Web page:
-When Setting up an Online Business
I’ve set up many several web sites, both for myself and for paying clients. In 2016 I set up my first online ‘ecommerce’ website, and here are some of the things I wish I knew then! (in no particular order!)
1 – Huge layouts in cost are NOT necessary. Particularly in Life Coaching, an online business can be as simple as a single page describing you and your services, with a contact page. Try not to be dazzled with flashy websites – I promise, many of them are broken, lack substance and authenticity, and are intensely annoying to use.
2 – Start simple! Once you create your basic website, play around and get used to that tech before adding to it. If you’re happy with where you’re at, don’t add to it. You know the saying, ‘If it ain’t broke, don’t fix it’…. it’s true.
3 – Don’t let the whole ‘web tech’ world intimidate you. You know that most of it was invented by a guy in pajamas living in his Mom’s basement. Some of them still live there. These days, it’s completely okay to not know anything.
4 – Website Hosts (where you store your site content) will try and sell you things, like domain names (a web site name). Domain Businesses will try and sell you website hosting. They do this by telling you that it’s absolutely necessary and fluffy bunnies in Indonesia will die if you don’t. In actual fact, you choose. Twenty years ago when internet businesses were about as stable as chocolate teapots, it may have been prudent to keep them separate. Nowadays, it’s quite common. and okay to do either.
5 – Keep your private internet life separate from your business. In tech terms, this means having a separate email address for your business. When you buy a domain name, pay the bit extra to have it private. This just means that Joe Whojimmy won’t be able to look up your domain name and see your name, home address, email and phone number (which anyone with a very basic knowledge can do)
6 – Being in business online means that you will have several places requiring you to have ‘an account’ (a user name and password). Never use the same password for everything. Do a bit of research about internet security and get used to the idea you may ultimately be responsible for client data, even patient notes one day. There are literally countries who have government-endorsed buildings of people paid to steal corporate data, even that of compassionate career professionals. Although I suspect we’re not entirely at the top of their lists, it might pay to read up on the subject.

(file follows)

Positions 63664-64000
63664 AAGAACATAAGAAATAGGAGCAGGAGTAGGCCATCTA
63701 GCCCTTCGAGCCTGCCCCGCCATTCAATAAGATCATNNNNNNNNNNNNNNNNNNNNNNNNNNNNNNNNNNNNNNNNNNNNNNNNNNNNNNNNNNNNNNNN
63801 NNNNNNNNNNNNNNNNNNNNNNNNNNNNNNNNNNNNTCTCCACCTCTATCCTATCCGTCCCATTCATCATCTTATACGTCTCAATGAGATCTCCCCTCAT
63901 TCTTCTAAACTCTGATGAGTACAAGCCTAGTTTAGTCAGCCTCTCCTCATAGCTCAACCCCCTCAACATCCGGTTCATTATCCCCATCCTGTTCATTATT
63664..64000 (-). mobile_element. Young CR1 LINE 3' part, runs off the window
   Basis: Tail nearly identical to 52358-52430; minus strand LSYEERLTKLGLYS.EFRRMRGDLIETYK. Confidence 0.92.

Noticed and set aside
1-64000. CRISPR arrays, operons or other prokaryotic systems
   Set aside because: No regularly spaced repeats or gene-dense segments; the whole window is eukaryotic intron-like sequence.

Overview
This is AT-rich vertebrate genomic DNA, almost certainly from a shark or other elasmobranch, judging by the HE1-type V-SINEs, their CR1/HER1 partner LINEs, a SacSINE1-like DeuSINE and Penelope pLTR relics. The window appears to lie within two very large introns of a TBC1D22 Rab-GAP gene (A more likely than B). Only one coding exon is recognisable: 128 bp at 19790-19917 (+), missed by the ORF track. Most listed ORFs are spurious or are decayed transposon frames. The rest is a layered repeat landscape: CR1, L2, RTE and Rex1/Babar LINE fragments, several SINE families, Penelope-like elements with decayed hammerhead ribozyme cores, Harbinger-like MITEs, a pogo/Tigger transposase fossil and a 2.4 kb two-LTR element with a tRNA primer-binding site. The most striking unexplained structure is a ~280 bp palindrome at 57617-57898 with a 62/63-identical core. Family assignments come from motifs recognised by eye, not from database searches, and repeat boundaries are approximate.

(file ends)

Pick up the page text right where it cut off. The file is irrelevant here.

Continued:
7 – Out of all of these, this should probably be number one: If you intend to post to your website regularly, plan a posting schedule and design your topics. Then stick to it. With regiment-style zeal! If you commit to posting every day, you had better be up to that task. I would suggest finding thirty minutes a week to write something and post it. Use the same day every week. Even use the same title (‘Sammy’s Saturday Sass’). Once you start building your audience (your tribe), they will not only identify with this title, but take time out of their day to read it. It should be THE number one habit you stick to. Next to brushing your teeth.
8 – You don’t need to sign up to every social media platform out there, and post to it regularly. You will end up in an endless marketing loop which takes up hours of your day and leaves you will no time to CONNECT to people that might need your help. Some websites, like WordPress, can automatically post your content to these platforms, but it’s important to understand the reason you might do that. When you do, stay ‘on message’ and be consistent.
9 – Take some time out. It’s important to go outside and smell the honeysuckle, at least once a day. Whilst it shouldn’t be, web tech often is frustrating on occasion; and if that happens I highly recommend having a break from it. Staring at a problem for three hours won’t fix it. Connect with something else for an hour or two, even a day. You’ll feel refreshed and reset, and ready to look at it in another way. Absolutely nothing is worth a cortisol release. Well, unless an escaped rabid male siberian sabretooth has just jumped into your back yard. And then, you know, RUN.
10 – Want the good news? in ‘tech’ terms, setting up an online business is the easy part. If it’s done right the first time you won’t be revisiting the whole she-bang six months down the line to re-write all of it (ahem, yes I did that). The hard (but fun) part is finding your audience, connecting with actual people and encouraging that first breakthrough. Stay consistent, stay authentic, and those connections will be life-changing for all involved.